How Nations Face Crises

Speed, agility and technology are key to overcoming catastrophe.

Niall Ferguson is the Milbank Family senior fellow at the Hoover Institution at Stanford University and a senior faculty fellow at the Belfer Center for Science and International Affairs at Harvard University. He is also a visiting professor at Tsinghua University in Beijing. His most recent book is “Doom: The Politics of Catastrophe.” He was interviewed recently by Noema editor-in-chief Nathan Gardels. This conversation has been edited for length and clarity.

Gardels: Some years ago, Jared Diamond wrote a book on how nations recover from crises, or don’t. He listed several general qualities that enabled some to recover when others didn’t. For Diamond, what applied to individuals overcoming crises applied as well to nations.

These qualities included realistic self-appraisal, selective adoption of best practices from elsewhere, a capacity to learn from others while still preserving core values, flexibility that allows for compromise and a strong enough sense of identity to mobilize an effective response.

Looking back across the history of catastrophes you document, as an applied historian, can you offer a similar list of such general qualities?

Ferguson: In the second chapter of “Doom,” I take issue with Diamond’s argument that nations can be thought of in similar ways to individuals. Because there is much greater variety in the size and duration of states, we cannot and should not anthropomorphize them — what is true of China or India is unlikely to be true of Denmark or Costa Rica. The challenge for a polity in the face of catastrophe is precisely to overcome the impulses of individual citizens and to check sauve qui peut (panic) behaviors that have suboptimal consequences for the population as a whole. 

The three lessons that I would offer here are: First, it is better to be generally paranoid (as the governments of Taiwan, South Korea and Israel are) than meticulously prepared for the wrong disaster (as most Western governments were). Second, speed of response is more important than prophetic powers. Disasters are inherently impossible to predict, so governments need to focus on rapidly reacting to a broad range of possible scenarios. Third, when new and useful technology exists, for example digital contact tracing as practiced during the early pandemic, governments should make use of them. Those that don’t deserve to fare badly.  

Gardels: In the case of the United States, you note in your book the atrophy of operational capacity in recent decades — the American bureaucracy is not so competent or capable, and thus not as trusted or effective, as it once was.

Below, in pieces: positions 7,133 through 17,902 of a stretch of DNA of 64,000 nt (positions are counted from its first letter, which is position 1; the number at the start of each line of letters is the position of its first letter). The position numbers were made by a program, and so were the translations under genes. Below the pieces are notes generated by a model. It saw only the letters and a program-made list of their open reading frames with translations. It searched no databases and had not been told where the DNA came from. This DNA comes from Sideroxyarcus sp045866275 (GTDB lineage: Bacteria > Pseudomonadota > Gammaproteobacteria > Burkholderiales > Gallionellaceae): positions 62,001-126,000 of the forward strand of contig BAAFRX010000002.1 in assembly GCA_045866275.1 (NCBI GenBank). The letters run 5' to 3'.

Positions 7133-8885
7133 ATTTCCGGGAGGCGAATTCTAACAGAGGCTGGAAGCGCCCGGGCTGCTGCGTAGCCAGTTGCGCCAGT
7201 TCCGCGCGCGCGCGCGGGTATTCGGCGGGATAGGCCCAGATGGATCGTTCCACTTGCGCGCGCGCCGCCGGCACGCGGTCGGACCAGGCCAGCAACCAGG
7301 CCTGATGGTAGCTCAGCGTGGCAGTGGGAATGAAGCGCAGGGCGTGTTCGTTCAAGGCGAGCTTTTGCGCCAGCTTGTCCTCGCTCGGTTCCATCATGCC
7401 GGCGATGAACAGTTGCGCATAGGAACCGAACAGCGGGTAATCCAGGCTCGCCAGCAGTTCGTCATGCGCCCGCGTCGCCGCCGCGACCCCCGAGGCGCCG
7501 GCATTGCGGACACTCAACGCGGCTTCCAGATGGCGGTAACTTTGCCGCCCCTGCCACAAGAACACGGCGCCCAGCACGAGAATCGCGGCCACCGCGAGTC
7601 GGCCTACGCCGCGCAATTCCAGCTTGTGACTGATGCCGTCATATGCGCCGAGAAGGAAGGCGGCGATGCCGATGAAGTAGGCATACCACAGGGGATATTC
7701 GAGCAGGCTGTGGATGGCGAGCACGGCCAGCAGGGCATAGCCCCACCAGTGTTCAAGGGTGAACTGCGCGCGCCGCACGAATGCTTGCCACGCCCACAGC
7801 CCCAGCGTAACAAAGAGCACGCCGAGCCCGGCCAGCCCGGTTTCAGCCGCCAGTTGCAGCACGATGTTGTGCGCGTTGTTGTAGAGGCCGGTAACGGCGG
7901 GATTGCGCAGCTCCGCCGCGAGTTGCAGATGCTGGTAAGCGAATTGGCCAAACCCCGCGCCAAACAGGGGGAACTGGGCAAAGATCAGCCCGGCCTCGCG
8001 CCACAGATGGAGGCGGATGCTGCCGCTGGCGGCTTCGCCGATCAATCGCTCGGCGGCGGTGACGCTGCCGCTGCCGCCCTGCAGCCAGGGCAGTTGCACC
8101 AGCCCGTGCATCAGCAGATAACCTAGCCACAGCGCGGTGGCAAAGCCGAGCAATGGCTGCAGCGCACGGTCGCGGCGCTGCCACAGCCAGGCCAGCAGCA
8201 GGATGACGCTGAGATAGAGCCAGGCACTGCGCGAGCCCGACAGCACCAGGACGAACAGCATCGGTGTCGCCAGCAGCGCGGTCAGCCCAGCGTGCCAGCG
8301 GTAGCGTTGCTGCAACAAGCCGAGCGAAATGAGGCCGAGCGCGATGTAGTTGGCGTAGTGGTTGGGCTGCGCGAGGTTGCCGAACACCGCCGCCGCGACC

What are the reasons for this demise? What will it take to repair it? Are President Biden’s current huge plans to invest in not just roads, bridges and broadband but also in other social and scientific infrastructure, from early childhood care to basic R&D in tech and medicine, the right course?

Ferguson: I think the simple answer is that the bureaucratic mindset is inherently dysfunctional. Philip K. Howard, who founded Common Good, has studied this. Legislation is written in ways that reflect the competition of interest groups via lobbying. The bureaucracy generates regulations that are designed to cover every eventuality (and to grow the bureaucracy). The result is increasing complexity. 

On paper before the pandemic, we had numerous preparedness plans. They just didn’t work. On paper, banks were subject to multiple regulations in 2007. They didn’t work either.

The Biden administration’s approach is the disease of which it purports to be the cure. Measures with a price tag approaching $6 trillion will not, in my view, do anything other than make the problems I have just described worse by expanding the scope and resources of the bureaucracy, without addressing its fundamental pathologies. 

“The Biden administration’s approach is the disease of which it purports to be the cure.”

Gardels: Because Western democracies are open societies, they are both resilient and vulnerable. Resilient because the capacity for constant innovation has, in the case of the COVID pandemic, shown a remarkable agility of networks to transfer many core activities to the digital realm and come up with vaccines within a year, as you point out.

On the other hand, we are so open that it has been a challenge to mobilize a solid collective response. Thanks to the participatory power of peer-driven social media, masks and vaccinations are seen by large constituencies as an assault not on a proliferating pathogen, but a conspiracy against individual freedom by state authority. The plague has become politicized.

Do you agree with this framing of the West’s strengths and weaknesses? Are there parallels in history of such resistance to authority in the face of plagues that impact everyone?

Ferguson: Yes, I largely agree, although I think Taiwan has a good deal more openness than many in the West assume and they have certainly shown how to contain a pandemic without compromising individual liberties as much as we have.